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Wednesday, February 18th 2015

3:35 pm:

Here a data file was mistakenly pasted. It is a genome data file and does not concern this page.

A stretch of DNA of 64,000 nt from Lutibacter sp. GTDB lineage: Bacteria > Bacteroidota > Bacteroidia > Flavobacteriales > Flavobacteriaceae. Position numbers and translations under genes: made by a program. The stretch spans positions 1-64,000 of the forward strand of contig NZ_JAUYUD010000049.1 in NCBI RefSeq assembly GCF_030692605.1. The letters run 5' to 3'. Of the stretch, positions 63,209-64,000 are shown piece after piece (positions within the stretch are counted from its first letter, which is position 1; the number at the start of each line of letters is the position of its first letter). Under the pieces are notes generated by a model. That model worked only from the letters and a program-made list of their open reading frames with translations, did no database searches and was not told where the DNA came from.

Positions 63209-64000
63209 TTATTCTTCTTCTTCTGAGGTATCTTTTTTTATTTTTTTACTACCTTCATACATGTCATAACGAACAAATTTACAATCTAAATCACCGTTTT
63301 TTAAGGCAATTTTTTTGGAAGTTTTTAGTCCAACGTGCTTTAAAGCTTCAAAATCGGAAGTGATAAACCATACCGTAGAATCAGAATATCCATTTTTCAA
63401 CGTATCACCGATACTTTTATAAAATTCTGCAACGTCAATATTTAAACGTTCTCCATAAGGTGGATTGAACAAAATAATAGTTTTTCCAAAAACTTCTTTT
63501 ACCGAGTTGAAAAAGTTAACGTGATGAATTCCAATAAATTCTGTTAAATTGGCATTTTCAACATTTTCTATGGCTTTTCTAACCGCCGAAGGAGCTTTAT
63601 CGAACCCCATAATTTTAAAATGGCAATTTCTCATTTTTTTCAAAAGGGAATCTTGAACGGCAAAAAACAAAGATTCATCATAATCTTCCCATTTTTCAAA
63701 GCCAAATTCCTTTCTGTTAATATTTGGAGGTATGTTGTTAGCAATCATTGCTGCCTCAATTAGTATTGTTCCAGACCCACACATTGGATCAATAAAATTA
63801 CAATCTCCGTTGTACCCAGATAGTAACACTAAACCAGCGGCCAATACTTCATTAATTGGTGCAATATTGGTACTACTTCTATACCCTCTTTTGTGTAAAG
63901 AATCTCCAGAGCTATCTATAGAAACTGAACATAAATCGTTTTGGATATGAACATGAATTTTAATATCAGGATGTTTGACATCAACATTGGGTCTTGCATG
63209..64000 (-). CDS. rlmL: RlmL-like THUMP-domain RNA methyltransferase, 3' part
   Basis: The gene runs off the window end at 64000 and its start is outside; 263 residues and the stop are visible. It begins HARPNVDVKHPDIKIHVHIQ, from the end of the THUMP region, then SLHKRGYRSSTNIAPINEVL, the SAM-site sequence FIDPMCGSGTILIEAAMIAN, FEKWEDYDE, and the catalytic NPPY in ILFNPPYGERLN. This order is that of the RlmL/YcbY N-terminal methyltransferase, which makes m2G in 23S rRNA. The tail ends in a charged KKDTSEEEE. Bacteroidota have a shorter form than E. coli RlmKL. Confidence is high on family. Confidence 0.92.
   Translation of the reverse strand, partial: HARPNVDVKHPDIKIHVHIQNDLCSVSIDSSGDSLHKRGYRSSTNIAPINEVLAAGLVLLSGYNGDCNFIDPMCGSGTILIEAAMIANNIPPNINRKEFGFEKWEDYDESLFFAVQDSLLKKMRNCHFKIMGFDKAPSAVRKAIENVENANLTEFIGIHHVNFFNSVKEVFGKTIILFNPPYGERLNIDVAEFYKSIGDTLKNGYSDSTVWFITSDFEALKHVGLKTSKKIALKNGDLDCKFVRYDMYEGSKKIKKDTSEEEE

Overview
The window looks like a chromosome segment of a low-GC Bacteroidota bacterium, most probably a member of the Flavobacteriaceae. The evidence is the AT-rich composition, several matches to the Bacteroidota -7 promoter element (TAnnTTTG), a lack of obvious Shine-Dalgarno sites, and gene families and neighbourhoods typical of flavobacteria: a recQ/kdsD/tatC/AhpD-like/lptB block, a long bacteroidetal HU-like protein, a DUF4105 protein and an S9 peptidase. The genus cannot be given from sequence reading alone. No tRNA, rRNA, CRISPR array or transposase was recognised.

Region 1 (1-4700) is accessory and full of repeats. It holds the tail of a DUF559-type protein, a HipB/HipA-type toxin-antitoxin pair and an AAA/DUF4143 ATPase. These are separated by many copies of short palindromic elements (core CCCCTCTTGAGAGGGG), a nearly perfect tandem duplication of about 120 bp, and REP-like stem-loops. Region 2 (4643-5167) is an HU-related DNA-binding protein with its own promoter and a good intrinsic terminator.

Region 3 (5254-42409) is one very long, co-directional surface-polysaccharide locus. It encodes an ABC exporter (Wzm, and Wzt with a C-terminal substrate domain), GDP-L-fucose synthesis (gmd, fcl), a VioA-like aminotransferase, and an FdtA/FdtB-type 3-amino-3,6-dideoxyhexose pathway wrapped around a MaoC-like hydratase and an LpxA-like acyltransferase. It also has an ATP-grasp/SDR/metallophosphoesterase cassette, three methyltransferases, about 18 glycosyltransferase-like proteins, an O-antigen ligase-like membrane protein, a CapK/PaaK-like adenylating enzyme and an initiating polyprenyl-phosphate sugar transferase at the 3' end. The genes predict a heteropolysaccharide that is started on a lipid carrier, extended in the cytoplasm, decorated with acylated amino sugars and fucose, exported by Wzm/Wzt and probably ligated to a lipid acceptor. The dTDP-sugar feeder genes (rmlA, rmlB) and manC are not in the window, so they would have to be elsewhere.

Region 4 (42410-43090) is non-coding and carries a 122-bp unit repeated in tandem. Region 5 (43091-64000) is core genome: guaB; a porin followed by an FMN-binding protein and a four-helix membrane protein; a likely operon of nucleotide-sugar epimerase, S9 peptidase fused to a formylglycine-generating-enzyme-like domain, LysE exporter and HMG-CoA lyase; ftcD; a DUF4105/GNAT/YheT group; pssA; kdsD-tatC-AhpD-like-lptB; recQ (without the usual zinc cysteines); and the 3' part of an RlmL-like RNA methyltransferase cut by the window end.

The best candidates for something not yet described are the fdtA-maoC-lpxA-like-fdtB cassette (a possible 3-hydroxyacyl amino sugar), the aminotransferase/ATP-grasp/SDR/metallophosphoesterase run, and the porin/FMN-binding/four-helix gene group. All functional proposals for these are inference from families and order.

In his search for gravitational field equations from late 1912 to late 1915, Einstein vacillated between two different strategies. Following a "mathematical strategy," he extracted candidate field equations from the Riemann curvature tensor and checked whether these equations were compatible with energy-momentum conservation and reproduced Newton’s theory of gravity in the appropriate limit. Following a "physical strategy," he constructed field equations for the gravitational field in close analogy with those for the electromagnetic field. In his later years, Einstein routinely claimed that he brought his search for gravitational field equations to a successful conclusion in November 1915 by switching to the mathematical strategy at the eleventh hour. Most commentators have accepted this later assessment but we have argued that Einstein achieved his breakthrough of November 1915 by doggedly pursuing the physical strategy. In a lecture in Vienna in September 1913, Einstein clearly laid out this physical strategy. As long as one took the older Einstein’s word for it that the mathematical strategy was responsible for the success of November 1915, one could quickly pass over the Vienna lecture. But if it was really the physical strategy that was responsible for this success, as we believe, the Vienna lecture deserves a much more prominent place in the account of the genesis of general relativity than it has been given so far.

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